Townsend: Scotland will fight to hold on to Calcutta Cup
The coach says his side have to improve but are "highly-motivated and full of energy".
Gregor Townsend has said that England will be facing a Scotland side with every motivation to hold on to the Calcutta Cup this weekend.
The head coach has been preparing his squad for a tough test at Twickenham against a side hoping to clinch the Six Nations Championship as well as wrest back the Calcutta Cup after losing at Murrayfield last year
Though there have been disappointments in the championship so far for injury-ravaged Scotland, Townsend believes his players are focused on delivering a memorable finale.
"They're very motivated and full of energy as well," he said. "We've trained twice now and the sessions have been of a real high-quality. We improved between France and Wales and there were a lot of positive aspects to the play against Wales who are a top quality team.
"We have to improve again to win down at Twickenham but that's always the focus to get better in the next game."
And Townsend said that travelling south with a trophy to defend would make his players more resolute.
"It took a lot of work to win that back," he said."It took ten years so we want to make sure that we hold on to it for a bit longer.
"We can't really worry about (the fact no-one expects us to win). If no-one does think we're going to win, then that's fine.
"We believe we can win and that's what we're working to do this week. Scotland teams tend to be underdogs on a number of occasions and it usually brings the best out in them."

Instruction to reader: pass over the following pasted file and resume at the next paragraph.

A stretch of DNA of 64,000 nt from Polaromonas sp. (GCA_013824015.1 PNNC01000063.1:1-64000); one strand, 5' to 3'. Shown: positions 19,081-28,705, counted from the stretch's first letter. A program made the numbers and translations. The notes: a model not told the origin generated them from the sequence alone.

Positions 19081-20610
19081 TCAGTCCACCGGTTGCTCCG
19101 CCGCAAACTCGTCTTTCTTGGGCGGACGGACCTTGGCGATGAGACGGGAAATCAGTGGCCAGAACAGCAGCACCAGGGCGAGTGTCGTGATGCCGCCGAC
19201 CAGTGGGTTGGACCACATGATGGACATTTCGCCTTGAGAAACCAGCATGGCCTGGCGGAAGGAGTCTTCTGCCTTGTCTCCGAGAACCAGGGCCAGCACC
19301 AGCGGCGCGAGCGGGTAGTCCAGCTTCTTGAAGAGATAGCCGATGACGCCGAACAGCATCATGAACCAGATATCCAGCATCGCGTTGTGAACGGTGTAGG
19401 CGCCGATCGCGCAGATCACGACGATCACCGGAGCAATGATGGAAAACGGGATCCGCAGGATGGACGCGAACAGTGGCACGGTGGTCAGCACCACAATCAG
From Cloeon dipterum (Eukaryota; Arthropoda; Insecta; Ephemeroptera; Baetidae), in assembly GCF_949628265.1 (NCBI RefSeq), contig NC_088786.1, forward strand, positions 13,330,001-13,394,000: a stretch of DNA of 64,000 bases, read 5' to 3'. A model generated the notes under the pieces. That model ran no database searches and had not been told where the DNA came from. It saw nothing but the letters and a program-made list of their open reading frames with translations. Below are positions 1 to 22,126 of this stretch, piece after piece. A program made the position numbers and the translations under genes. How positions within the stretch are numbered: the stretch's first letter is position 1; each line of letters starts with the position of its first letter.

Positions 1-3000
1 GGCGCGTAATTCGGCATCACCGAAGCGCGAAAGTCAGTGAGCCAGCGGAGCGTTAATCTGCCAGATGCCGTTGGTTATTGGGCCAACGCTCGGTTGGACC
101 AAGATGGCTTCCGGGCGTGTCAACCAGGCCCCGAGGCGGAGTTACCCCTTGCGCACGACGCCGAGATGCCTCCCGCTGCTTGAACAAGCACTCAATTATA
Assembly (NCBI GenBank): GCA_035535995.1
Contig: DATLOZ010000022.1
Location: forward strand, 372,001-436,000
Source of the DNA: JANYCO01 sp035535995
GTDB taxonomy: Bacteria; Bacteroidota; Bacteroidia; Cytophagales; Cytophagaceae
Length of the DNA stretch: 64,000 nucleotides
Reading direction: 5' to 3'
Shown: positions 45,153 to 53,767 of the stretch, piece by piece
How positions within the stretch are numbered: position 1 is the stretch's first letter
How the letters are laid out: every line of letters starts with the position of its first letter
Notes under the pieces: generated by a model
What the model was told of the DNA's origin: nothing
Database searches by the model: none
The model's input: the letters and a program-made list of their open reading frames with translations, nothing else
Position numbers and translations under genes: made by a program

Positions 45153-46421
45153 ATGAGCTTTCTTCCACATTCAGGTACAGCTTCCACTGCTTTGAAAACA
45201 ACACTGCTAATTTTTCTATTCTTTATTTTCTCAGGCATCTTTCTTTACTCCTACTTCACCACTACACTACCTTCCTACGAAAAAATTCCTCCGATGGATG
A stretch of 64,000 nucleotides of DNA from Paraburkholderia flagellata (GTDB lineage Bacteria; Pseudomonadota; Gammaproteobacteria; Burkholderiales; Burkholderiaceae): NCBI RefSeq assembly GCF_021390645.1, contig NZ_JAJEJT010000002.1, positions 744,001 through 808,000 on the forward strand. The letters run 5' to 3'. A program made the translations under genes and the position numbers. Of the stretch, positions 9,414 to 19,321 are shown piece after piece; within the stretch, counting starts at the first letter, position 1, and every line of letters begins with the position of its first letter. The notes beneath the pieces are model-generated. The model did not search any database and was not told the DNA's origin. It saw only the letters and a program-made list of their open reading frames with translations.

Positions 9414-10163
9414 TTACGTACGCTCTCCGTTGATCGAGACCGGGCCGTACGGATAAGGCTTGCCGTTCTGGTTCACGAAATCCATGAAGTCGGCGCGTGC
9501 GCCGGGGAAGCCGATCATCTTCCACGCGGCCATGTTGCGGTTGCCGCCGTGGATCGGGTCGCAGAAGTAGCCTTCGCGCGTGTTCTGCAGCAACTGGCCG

While the squad will look to draw on memories of last year's victory at Murrayfield, he acknowledged that the bruising 61-21 defeat at Twickenham two years ago may also be on the minds of some players. But the coach said that the experience, while painful at the time, had proved to be motivator for the games after and there was no reason why it couldn't be turned into a positive factor this time around.
"It's something I know they've discussed as a playing group." he said. "Those that were there two years ago certainly don't want that to happen again. It was a tough day for every Scotland rugby supporter and for all the players who had to go through that.
"First of all we've got to be much tougher to beat but we've got to take our game to the opposition as well.
"I think any of the experiences you have, whether they are positive or negative, you've got to turn them into a way of being stronger, of using that experience to improve.
"Since that day, the team followed up with a win the following week against Italy, they went on in the summer to beat Australia in Sydney for the first time so it had an immediate effect with the wins after it."